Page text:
The world's leading economies have warned that a British exit from the EU could cause a "shock" to the world economies.
Finance ministers from the G20 countries flagged the vote among key risks to world growth at a meeting in Shanghai.
Speaking after the meeting, the US Treasury Secretary Jack Lew said it was in the interests of the world for the UK to stay in the bloc.
Our view is that it's in the national security and economic security of the United Kingdom, of Europe and of the United States for the United Kingdom to stay in the European Union.
The British chancellor George Osborne told the meeting that there would be risks to jobs, living costs and living standards should voters opt to leave.
This isn't some adventurous journey into the unknown with all the humour attached to it. This is deadly serious.
It comes as David Cameron told voters in Northern Ireland that leaving the EU would be like taking a "leap in the dark".
The Prime Minister said this was because more than 60% of Northern Ireland's exports go to the EU and around 40% of its investments come from there.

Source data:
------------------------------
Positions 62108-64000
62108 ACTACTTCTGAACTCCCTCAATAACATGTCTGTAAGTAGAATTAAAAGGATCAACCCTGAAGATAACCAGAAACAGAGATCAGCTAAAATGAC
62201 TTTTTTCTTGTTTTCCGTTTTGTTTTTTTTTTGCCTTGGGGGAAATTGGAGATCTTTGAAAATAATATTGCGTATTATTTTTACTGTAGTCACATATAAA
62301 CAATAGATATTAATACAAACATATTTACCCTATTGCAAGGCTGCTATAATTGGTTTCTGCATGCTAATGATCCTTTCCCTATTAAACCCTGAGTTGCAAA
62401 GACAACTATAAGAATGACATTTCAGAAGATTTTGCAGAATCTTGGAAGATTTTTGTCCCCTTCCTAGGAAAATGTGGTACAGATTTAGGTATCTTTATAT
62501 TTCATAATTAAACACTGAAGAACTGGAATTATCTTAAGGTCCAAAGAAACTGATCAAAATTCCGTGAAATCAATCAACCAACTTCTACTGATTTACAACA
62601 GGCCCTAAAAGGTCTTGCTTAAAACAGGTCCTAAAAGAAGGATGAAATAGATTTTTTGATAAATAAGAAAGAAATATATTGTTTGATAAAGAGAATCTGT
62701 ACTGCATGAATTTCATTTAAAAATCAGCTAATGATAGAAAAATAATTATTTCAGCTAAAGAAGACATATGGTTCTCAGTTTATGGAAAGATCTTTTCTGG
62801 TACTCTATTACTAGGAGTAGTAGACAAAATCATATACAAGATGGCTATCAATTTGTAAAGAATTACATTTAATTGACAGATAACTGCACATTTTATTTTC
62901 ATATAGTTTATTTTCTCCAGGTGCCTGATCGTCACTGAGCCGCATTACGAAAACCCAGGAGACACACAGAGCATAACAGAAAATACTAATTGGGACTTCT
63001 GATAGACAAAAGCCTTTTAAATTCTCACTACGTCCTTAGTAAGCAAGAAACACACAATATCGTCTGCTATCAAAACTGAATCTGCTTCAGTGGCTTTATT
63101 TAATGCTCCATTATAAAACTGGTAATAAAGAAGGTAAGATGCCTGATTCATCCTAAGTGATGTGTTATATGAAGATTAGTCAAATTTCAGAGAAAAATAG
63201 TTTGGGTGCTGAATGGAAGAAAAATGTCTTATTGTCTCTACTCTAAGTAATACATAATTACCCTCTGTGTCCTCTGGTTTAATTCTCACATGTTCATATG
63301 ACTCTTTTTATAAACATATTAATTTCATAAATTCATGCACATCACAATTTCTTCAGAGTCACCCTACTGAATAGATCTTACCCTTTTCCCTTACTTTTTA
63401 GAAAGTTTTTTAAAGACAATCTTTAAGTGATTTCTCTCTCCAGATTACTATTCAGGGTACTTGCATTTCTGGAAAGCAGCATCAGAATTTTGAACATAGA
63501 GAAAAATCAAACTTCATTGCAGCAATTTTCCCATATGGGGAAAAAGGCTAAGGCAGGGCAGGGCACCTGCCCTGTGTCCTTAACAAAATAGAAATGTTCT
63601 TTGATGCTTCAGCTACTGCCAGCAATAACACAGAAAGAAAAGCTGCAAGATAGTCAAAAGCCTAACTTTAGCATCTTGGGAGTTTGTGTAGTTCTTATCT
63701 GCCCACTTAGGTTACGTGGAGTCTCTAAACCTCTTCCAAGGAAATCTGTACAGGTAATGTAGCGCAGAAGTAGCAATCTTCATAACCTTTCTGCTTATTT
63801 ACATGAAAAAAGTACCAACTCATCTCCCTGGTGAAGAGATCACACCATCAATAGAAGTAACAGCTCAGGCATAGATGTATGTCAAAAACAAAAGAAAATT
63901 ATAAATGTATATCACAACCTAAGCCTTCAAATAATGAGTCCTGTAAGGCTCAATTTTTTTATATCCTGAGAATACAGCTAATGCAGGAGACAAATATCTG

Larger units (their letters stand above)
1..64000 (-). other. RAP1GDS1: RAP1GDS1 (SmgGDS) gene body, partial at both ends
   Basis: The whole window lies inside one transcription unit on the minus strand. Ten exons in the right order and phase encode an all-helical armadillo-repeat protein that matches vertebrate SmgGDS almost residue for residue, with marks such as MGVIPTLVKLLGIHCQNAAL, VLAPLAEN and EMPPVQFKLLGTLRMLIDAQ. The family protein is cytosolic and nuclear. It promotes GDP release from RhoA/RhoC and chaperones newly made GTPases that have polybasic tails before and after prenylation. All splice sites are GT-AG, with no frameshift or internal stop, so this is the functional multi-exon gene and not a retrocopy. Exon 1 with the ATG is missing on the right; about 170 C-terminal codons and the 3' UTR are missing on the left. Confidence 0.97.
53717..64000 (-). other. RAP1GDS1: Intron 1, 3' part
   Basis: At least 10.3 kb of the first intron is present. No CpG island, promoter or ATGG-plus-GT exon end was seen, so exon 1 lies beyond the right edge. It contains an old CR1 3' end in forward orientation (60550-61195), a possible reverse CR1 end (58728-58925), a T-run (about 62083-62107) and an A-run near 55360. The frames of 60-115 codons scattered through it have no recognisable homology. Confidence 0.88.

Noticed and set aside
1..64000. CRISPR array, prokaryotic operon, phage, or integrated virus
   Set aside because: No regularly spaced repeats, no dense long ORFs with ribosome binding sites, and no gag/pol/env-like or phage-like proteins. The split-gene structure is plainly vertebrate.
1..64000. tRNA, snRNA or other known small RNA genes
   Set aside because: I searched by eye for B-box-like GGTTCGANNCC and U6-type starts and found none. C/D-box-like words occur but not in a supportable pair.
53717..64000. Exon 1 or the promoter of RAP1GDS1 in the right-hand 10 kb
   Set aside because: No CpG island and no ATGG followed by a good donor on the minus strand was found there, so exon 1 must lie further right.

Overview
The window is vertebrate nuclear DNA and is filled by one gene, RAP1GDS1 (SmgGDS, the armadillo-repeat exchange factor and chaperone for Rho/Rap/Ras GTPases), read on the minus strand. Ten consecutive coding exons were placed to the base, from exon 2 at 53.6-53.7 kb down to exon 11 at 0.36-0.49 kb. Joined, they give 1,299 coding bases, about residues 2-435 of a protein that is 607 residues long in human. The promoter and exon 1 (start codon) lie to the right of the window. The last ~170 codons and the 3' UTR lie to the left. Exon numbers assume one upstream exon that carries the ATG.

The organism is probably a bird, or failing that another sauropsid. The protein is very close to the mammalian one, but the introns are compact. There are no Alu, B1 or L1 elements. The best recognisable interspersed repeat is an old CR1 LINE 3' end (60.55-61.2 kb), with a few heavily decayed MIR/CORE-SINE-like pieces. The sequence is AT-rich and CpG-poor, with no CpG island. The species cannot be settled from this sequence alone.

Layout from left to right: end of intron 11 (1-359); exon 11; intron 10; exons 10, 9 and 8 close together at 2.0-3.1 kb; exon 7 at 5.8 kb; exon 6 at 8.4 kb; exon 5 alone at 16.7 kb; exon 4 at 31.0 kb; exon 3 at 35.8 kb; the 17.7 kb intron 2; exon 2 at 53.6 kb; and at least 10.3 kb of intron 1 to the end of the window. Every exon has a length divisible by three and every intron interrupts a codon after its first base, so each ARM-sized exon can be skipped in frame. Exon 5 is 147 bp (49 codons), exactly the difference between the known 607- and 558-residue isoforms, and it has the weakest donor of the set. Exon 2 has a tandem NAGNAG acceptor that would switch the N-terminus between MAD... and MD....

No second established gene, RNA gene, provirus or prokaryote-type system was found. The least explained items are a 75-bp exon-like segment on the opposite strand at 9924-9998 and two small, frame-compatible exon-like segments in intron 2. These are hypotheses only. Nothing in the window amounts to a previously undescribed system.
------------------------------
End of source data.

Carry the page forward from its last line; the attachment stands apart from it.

Treasury figures put the number of jobs there at risk, which are linked to EU trade, at 50,000.
The UK will vote on whether to stay in the EU or leave in a referendum on June 23.
David Cameron has warned that Britain has "100 days to secure our future", as a poll suggests the final result hangs in the balance.
The EU referendum is a choice between "the devil and the deep blue sea", one of the UK's most senior business leaders is to say today.
Britain's car industry is an economic success story, and with uncertainty over the impact of Brexit, it wants to stay put.